wiz; b/c your first reaction to a peace plan was to note how it would help Ukraine increase arming but never a nod that it would similarly help Russia. Time works both ways but you only saw the disadvantage to the Russians. There is no moral equivalence here. Russia invaded Ukraine. Russian rockets are destroying Ukrainian cities and infrastructure. Russian troops are killing Ukrainians on Ukrainian land. Russian troops have kidnapped Ukrainian children, and Ukraine d/n invade Russia.

          • wiz says:


            As you mention yourself, the war is fought primarily on Ukrainian ground, it’s infrastructure is being destroyed, there’s shortage of tanks, AD, ammo, Ukie economy is in the toilet etc.
            For these reasons I believe Ukraine is currently under much greater pressure than Russia, so I think a timeout would benefit Ukraine more.

            Btw, if you care about morality, go ask your government to withdraw US troops from Syria and ask it’s NATO ally Turkey to stop supporting jihadis and withdraw from Syria as well.

        • Bill Roche says:

          wiz the question of the morality of war was not on my mind. You worried first about benefits to Ukraine ignoring similar benefits to Russia the invader. As to Syria … USA out! Turkey out! I cant explain it but often the US Gov’t doesn’t listen to what I say.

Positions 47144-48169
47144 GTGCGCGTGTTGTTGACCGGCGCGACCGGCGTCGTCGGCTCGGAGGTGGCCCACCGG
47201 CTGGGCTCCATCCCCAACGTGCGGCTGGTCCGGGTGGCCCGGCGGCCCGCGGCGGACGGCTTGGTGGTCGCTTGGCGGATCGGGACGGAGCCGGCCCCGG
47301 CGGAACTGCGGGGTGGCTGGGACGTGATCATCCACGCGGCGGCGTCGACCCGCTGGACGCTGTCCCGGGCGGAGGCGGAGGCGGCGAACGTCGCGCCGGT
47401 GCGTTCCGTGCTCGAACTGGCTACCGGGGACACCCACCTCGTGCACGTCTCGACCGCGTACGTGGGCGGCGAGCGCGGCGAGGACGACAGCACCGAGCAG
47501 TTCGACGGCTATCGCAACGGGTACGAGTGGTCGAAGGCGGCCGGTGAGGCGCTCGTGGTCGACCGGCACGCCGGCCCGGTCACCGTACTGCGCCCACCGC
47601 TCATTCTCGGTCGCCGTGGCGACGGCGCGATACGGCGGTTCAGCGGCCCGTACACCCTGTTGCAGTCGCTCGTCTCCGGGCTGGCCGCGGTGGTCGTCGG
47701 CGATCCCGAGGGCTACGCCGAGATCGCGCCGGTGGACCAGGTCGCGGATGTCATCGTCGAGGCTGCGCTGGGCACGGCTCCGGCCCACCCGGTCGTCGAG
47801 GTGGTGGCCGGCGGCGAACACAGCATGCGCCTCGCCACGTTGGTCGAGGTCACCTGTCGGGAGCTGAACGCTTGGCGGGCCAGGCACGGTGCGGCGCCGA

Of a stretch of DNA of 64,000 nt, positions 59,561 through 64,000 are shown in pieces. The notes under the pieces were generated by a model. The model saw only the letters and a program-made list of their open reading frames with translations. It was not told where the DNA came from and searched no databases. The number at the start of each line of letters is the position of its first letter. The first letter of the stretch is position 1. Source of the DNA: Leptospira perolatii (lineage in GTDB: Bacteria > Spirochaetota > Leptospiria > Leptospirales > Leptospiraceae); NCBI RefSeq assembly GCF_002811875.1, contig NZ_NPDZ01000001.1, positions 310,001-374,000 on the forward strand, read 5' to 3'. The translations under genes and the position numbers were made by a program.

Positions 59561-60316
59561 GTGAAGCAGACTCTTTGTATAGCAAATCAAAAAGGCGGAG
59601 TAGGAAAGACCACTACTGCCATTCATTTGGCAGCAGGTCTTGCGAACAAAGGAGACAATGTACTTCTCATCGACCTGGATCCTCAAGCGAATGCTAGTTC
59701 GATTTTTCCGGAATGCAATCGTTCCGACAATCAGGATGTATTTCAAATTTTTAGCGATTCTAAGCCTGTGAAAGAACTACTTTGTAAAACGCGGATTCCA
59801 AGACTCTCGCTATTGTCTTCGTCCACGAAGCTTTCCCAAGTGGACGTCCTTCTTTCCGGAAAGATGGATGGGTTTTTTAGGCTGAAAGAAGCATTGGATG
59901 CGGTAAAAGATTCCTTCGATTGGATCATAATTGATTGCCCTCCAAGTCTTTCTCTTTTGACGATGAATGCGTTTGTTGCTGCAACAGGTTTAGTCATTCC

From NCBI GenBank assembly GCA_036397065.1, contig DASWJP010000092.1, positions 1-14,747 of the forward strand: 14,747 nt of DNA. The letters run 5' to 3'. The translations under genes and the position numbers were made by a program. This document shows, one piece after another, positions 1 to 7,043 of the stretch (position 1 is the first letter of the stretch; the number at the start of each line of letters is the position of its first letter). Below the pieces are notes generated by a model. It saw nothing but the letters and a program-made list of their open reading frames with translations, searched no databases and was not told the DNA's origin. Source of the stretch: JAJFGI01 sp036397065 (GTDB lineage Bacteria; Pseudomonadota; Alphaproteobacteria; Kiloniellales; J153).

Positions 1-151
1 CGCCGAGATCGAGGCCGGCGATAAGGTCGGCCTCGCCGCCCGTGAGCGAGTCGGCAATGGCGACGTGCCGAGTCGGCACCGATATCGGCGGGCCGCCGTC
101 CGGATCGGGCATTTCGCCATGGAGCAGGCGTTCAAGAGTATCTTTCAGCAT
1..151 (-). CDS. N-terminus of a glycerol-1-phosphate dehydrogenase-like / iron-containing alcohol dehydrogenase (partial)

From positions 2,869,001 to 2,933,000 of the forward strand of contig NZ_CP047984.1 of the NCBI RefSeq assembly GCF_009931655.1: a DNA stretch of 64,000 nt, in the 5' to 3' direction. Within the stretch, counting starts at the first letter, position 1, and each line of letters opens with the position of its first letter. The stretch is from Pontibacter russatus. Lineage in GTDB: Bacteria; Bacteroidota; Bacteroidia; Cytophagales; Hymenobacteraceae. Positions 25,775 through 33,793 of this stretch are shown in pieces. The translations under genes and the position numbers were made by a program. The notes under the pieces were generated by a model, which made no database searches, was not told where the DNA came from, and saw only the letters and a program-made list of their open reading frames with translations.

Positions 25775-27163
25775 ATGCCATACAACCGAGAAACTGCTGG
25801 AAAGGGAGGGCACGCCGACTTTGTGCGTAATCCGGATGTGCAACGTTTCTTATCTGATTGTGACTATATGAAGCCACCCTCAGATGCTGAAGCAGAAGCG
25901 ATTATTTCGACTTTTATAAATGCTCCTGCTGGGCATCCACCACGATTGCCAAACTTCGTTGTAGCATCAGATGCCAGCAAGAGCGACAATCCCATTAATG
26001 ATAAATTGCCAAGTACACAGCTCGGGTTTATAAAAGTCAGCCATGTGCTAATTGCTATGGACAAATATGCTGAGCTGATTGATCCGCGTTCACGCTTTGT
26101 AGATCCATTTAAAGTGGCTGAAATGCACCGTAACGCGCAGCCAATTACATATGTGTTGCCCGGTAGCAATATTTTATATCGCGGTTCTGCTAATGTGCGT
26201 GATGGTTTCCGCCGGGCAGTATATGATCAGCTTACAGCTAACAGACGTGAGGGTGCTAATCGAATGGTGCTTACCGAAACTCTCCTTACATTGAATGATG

• wiz says:


            IMO, for the reasons I’ve listed, any timeout will benefit Ukraine much more than Russia and that Russia is unlikely to agree to giving them that time. That’s all I said, not sure why you have a problem with that claim so much that you accuse me of hating the West ?!

  6. Leith says:

    Xi’s Point # 1 seems to be spoken with a forked tongue considering the Chinese spy balloon that overflew US and Canadian territory earlier this month. Not to mention the 40 other nations that similar Chinese spy balloons have flown over previously. Unless perhaps that was a PLA program that Xi plus Wang Yi and the Chinese Foreign Ministry did not know about as some mentioned. Although I find that far fetched speculation and am unconvinced.

    Meanwhile: The US, the EU, Japan and the G7 are currently stepping up sanctions. Hundreds of Putin’s previously unsanctioned enablers are now facing retribution – including individuals, entities and propaganda forums.